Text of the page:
What Ate My Succulents? The 3 Things to Do When Succulents Start to Disappear

by Lynn KirkMay 25, 2022


As springtime temperatures rise, so do garden succulents. They seem to grow a half inch a day, like miniature beanstalks eager to reach their full potential. But then, just as quickly as they surface, sometimes they start reducing in size as one leaf is munched at a time, or perhaps one stem is decapitated a day. Before you realize it, your succulents are gone.

What ate my succulents? Well, here are some answers as to what ate your succulents --- plus the 3 things to do when succulents start to disappear.

1. INSPECT THE SITE. Look carefully at your succulent garden for telltale signs of the culprit (or culprits!). See any wildlife hanging around? Find any scat on the ground? Perhaps it’s the work of a night visitor, so look for paw or hoof prints. Also check for dig marks at the base of the ‘former’ plant.

2. UNDERSTAND THE REASON. Use these clues to determine the visitor and reason so you’ll know how to response. You see, tender shoots and leaves double as a delectable breakfast for rabbits, deer, rodents, and some insect pests. Leaves with chunks removed are probably the food chain in action. If the clues point to birds, their visits might relate to succulent sap, which is as nutritious as it is delicious. Digging around the plants often point to squirrels and other rodents that bury nuts and seeds for future use. And of course there are those critters that are simply curious. Something new is in ‘their’ garden, and it merits their own personal inspection (and sometimes, subsequent destruction).

3. ACT. These trespassers were not invited, nor are they welcome, for they can quickly harm—even destroy—a succulent garden. So once you’ve figured out who the culprit is and the reason for their treason, don’t delay your response! You can be respectful to the wildlife and eco-savvy to the environment, yet diligent for your garden’s sake if you experiment with these solutions:

INSTALL A CAGE. If a large or persistent animal is nibbling away, try installing a cage with enveloping wire that makes it harder to reach the plant. [Negative: Not very attractive in a garden setting!]

NON-ORGANIC PESTICIDES. If dealing with aphids, mealybugs, or scale, apply some organic pesticides, such as neem oil or soapy water. [Negative: Garden pests tend to be prolific, so you can’t miss applications!]

REMOVE NUTS AND SEEDS. If a rodent is digging around the succulent as it buries its nuts and seeds, remove nearby feeders so wildlife isn’t lured into your garden in the first place. [Negative: That probably means the loss of innocent birds that you wanted to attract!].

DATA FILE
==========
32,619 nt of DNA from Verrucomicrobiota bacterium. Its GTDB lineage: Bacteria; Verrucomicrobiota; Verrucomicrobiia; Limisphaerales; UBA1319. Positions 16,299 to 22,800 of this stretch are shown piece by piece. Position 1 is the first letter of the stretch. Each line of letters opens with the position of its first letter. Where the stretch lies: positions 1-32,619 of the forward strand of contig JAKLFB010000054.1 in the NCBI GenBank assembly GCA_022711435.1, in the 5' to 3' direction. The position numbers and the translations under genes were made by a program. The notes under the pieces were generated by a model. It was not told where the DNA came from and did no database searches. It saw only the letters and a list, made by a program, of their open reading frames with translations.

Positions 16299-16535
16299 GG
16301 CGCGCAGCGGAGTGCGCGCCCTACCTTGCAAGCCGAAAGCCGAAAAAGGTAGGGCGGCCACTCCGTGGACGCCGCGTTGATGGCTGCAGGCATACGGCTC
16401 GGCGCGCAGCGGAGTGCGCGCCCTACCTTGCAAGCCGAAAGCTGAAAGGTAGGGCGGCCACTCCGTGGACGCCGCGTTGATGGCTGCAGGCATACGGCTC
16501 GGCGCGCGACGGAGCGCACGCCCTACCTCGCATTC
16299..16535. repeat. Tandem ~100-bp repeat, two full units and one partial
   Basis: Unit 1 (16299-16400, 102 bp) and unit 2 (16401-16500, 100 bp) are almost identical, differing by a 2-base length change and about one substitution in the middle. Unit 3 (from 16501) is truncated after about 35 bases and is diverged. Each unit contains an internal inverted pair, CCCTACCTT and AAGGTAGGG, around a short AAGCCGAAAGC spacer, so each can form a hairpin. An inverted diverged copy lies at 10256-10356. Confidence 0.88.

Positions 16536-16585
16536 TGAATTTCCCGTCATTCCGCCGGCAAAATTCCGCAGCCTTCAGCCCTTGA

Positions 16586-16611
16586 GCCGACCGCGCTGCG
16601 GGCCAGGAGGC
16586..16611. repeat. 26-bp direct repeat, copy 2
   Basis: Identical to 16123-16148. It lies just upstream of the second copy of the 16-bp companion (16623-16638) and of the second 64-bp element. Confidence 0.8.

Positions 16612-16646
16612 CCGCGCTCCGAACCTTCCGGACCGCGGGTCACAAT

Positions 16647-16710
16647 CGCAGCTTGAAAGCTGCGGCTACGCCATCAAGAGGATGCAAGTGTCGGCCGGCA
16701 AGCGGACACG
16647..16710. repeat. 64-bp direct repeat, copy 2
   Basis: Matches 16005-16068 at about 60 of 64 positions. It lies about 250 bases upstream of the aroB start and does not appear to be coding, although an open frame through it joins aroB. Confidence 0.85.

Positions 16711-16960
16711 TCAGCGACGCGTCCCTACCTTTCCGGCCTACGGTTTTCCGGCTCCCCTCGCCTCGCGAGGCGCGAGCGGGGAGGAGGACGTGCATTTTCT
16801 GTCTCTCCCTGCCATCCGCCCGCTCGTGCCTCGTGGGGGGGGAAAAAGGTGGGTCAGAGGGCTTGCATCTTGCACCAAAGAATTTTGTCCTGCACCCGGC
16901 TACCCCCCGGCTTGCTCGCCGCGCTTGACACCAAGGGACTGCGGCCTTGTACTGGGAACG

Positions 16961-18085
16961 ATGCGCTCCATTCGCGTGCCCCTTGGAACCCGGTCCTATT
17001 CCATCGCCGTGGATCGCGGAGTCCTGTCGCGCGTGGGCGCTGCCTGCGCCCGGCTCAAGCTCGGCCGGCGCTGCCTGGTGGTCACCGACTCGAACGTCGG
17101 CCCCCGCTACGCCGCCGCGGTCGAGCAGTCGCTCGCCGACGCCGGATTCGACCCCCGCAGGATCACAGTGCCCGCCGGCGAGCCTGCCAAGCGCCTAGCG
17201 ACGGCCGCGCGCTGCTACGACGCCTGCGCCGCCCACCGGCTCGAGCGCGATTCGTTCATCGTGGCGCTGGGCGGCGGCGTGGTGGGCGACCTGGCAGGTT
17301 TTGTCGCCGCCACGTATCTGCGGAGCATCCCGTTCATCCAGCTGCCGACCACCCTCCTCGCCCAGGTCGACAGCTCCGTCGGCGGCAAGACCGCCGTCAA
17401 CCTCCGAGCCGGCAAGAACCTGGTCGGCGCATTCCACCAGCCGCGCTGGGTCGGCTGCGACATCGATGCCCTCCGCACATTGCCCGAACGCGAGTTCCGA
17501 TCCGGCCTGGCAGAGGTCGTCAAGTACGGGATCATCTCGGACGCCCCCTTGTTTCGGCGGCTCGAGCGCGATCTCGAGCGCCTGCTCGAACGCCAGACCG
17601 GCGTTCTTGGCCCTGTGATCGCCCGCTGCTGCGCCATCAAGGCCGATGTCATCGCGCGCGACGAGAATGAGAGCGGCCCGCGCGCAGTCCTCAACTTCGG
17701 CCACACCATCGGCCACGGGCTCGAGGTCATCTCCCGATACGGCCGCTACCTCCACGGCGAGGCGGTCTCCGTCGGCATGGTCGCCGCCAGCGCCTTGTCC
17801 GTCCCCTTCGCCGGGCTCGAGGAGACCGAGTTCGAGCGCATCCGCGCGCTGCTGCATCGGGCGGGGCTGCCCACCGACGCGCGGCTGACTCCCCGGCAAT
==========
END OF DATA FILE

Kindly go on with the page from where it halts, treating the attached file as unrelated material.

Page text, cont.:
TOPDRESS WITH PEBBLES. Adding some resistance in the form of pebbles might aggravate the wildlife and lessen some of their garden digging. [Negative: Rocks might not work well in your garden design!]

ADD OBJECTS WITH MOTION OR SHINE. Movement and shiny objects ward off leery wildlife, as do artificial birds of prey. [Negative: This solution has a tendency for tackiness!]

REMOVE COCONUT FIBERS.  If the garden includes container plants packed with coconut fiber to retain moisture, birds might stop by to pick up twigs for their nests and then steal succulents for their thirst. [Negative: Removing coconut fiber might require a total repotting, plus it makes a mess water!]

SPRINKLE WITH RED PEPPER. Wildlife won’t taste red pepper twice, and it is less harm than chemical sprays. [Negative: The spice easily washes off during rains, so repetitive applications become necessary!]

ADD A BIRD BATH.  If birds just want water, give it to them a dedicated bird bath. [Negative: This feature may not be allowed by your neighborhood association!]

BRING INDOORS A FEW WEEKS. If all else fails, carefully dig up and pot the plants for short-term relocation inside your house, just until the wildlife moves on to other eating grounds. [Negative: Your plants might not survive the sudden changes in temperature and light!]

It might take more than one solution and persistence is key. Remember: Succulents are hardy and typically resistant to disease, drought, pests, and indifference, but they ARE susceptible to garden critters!

If you find the need to replenish your garden collection, check out the nation’s top retailer of domestically grown succulents: Succulent Market.com. Their varieties run the gamut, from cacti and jade and aeonium, and their bags of assorted cuttings are ideal for home propagation. Just as important, Succulent Market’s prices are competitive, and shipping is FREE!  

P.S. Why not order a few extras so that you and your garden visitors can peacefully co-exist? You know: A few for them, a few for you!

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SOURCE: TerrariumPlantingGuide.com, “Why Do Birds or Other Animals Eat Succulents?”